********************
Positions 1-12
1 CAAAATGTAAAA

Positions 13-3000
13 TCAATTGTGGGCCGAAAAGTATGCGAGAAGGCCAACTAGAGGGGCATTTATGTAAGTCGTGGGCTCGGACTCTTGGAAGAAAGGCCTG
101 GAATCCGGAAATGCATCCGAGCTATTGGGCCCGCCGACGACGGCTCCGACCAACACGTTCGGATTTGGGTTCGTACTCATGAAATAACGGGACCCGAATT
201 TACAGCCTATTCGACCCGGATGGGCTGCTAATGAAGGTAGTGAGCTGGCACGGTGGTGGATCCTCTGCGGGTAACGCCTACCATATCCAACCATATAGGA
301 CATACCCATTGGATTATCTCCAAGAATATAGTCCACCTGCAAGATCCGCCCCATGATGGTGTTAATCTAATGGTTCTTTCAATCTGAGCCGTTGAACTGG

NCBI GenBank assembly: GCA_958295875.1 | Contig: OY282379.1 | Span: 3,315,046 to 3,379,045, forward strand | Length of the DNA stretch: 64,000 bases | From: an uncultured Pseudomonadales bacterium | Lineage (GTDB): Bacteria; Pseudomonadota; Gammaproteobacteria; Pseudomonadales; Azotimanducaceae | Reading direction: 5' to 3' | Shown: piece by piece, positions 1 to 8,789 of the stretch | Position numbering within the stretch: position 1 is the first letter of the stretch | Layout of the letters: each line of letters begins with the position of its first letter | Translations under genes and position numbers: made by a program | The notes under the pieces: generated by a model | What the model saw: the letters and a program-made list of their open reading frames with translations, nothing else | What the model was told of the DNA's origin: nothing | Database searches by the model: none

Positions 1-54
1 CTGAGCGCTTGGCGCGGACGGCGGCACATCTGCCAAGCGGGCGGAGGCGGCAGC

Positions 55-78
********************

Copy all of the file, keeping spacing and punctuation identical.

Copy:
Positions 1-12
1 CAAAATGTAAAA

Positions 13-3000
13 TCAATTGTGGGCCGAAAAGTATGCGAGAAGGCCAACTAGAGGGGCATTTATGTAAGTCGTGGGCTCGGACTCTTGGAAGAAAGGCCTG
101 GAATCCGGAAATGCATCCGAGCTATTGGGCCCGCCGACGACGGCTCCGACCAACACGTTCGGATTTGGGTTCGTACTCATGAAATAACGGGACCCGAATT
201 TACAGCCTATTCGACCCGGATGGGCTGCTAATGAAGGTAGTGAGCTGGCACGGTGGTGGATCCTCTGCGGGTAACGCCTACCATATCCAACCATATAGGA
301 CATACCCATTGGATTATCTCCAAGAATATAGTCCACCTGCAAGATCCGCCCCATGATGGTGTTAATCTAATGGTTCTTTCAATCTGAGCCGTTGAACTGG

NCBI GenBank assembly: GCA_958295875.1 | Contig: OY282379.1 | Span: 3,315,046 to 3,379,045, forward strand | Length of the DNA stretch: 64,000 bases | From: an uncultured Pseudomonadales bacterium | Lineage (GTDB): Bacteria; Pseudomonadota; Gammaproteobacteria; Pseudomonadales; Azotimanducaceae | Reading direction: 5' to 3' | Shown: piece by piece, positions 1 to 8,789 of the stretch | Position numbering within the stretch: position 1 is the first letter of the stretch | Layout of the letters: each line of letters begins with the position of its first letter | Translations under genes and position numbers: made by a program | The notes under the pieces: generated by a model | What the model saw: the letters and a program-made list of their open reading frames with translations, nothing else | What the model was told of the DNA's origin: nothing | Database searches by the model: none

Positions 1-54
1 CTGAGCGCTTGGCGCGGACGGCGGCACATCTGCCAAGCGGGCGGAGGCGGCAGC

Positions 55-78